Byzan­tine liquor laws per­sist in Nova Sco­tia

Cape Breton Post - - PROVINCE - BY THE CANA­DIAN PRESS

Ear­lier this week, a plebiscite in a ru­ral cor­ner of Nova Sco­tia laid bare the prov­ince’s par­tic­u­larly bizarre re­la­tion­ship with al­co­hol.

Nova Sco­tia may have a rep­u­ta­tion for rum-run­ning and hard drink­ing, but its rules around liquor sales re­flect an un­usu­ally up­tight at­ti­tude firmly rooted in the Pro­hi­bi­tion era.

Res­i­dents of two small dis­tricts in­side the mu­nic­i­pal­ity of West Hants voted Tues­day to al­low the sale and pro­duc­tion of liquor, elim­i­nat­ing the com­mu­nity’s dry sta­tus — an un­usual rit­ual that has taken place across the prov­ince for many decades.

Of the 297 peo­ple who voted in the com­mu­nity north­west of Hal­i­fax, 91 per cent said yes to go­ing wet, ac­cord­ing to results re­leased Wed­nes­day.

Nova Sco­tia is the only prov­ince that re­stricts where liquor can be sold or pro­duced through pro­vin­cial leg­is­la­tion. Other prov­inces have long re­lied on mu­nic­i­pal zon­ing or by­laws to im­pose re­stric­tions.

As a re­sult, Nova Sco­tia has a hap­haz­ard smat­ter­ing of 105 dry com­mu­ni­ties, most of them ru­ral and un­aware of their sta­tus. Many are so small they wouldn’t have enough peo­ple to sup­port a drink­ing es­tab­lish­ment or liquor store.

John Mac­Don­ald, ex­ec­u­tive direc­tor of the al­co­hol, gam­ing, fuel and to­bacco di­vi­sion of Ser­vice Nova Sco­tia, said the sys­tem is con­fus­ing and ar­cane.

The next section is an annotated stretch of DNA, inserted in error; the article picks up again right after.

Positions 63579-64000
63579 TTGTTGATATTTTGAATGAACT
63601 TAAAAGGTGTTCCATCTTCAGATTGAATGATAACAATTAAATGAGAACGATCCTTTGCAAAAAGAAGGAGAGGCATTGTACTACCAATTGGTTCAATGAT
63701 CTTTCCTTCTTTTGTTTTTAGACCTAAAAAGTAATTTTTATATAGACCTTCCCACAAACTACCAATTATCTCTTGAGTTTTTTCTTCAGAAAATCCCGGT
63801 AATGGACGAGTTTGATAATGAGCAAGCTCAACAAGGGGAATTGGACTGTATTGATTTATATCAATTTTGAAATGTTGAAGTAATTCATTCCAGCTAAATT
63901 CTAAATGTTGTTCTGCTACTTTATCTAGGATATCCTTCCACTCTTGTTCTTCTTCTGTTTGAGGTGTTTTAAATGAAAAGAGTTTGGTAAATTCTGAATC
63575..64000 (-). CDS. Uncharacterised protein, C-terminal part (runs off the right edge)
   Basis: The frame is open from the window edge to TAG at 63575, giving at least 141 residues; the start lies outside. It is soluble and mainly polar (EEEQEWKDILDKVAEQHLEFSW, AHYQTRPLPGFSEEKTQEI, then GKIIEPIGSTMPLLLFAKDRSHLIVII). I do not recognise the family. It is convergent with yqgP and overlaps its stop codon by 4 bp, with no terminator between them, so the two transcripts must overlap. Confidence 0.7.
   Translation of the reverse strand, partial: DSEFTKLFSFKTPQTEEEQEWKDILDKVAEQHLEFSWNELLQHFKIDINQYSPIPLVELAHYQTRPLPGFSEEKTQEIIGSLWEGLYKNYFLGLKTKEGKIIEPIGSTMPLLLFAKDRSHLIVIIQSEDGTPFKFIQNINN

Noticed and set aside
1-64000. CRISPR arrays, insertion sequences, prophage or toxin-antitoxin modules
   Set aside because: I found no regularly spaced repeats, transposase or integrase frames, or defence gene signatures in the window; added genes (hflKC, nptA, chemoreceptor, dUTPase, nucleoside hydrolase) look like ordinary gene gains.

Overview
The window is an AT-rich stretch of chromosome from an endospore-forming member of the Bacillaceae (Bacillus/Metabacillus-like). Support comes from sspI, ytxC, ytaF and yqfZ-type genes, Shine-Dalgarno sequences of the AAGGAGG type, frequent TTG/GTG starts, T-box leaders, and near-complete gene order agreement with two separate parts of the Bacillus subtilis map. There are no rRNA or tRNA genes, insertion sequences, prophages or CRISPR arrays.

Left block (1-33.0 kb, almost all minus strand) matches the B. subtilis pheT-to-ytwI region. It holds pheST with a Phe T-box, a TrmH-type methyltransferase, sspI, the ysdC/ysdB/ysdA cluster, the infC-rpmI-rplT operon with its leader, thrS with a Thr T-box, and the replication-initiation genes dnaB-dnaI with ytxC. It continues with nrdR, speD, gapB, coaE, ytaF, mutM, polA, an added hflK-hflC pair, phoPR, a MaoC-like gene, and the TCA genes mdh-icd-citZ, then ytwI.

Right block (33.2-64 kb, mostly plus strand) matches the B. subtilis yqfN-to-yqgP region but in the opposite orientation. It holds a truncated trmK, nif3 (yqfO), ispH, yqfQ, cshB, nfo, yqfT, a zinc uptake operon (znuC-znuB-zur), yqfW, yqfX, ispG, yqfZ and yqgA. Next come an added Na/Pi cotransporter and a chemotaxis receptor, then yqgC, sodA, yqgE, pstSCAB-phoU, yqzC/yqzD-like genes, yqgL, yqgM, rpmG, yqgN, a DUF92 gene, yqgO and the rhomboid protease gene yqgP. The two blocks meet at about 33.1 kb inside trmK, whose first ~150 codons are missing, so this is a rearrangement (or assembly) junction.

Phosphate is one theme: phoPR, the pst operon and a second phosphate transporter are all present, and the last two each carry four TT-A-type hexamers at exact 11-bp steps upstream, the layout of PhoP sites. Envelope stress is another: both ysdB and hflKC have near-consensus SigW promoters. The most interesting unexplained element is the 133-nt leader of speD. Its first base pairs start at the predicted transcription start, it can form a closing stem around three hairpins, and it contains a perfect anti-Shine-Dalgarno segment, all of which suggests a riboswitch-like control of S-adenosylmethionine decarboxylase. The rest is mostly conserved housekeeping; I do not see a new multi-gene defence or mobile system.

“We’re dif­fer­ent in this area,’’ he said. “A lot of this goes back to Pro­hi­bi­tion and what hap­pened af­ter Pro­hi­bi­tion ... But as of to­day, we’re the only prov­ince that op­er­ates in this man­ner.’’

In­cred­i­bly, the prov­ince doesn’t have a list of com­mu­ni­ties that are con­sid­ered dry. An old map in a govern­ment of­fice in Hal­i­fax is sup­posed to show which ones are still locked in Pro­hi­bi­tion, but the names are so faded that the doc­u­ment is of lit­tle use.

“It’s got to be at least 30 or 40 years old,’’ Mac­Don­ald said with a chuckle. “You can’t see the elec­toral bound­aries on it.’’

When an ap­pli­ca­tion is made for a ru­ral liquor li­cence, re­search is of­ten re­quired to de­ter­mine if the area is still dry be­cause the elec­toral bound­aries have been re­drawn many times over the years.

To make mat­ters more con­fus­ing, there’s a dif­fer­ent list of of­fi­cially dry com­mu­ni­ties when it comes to the op­er­a­tion of liquor stores, which is over­seen by the Nova Sco­tia Liquor Com­mis­sion.

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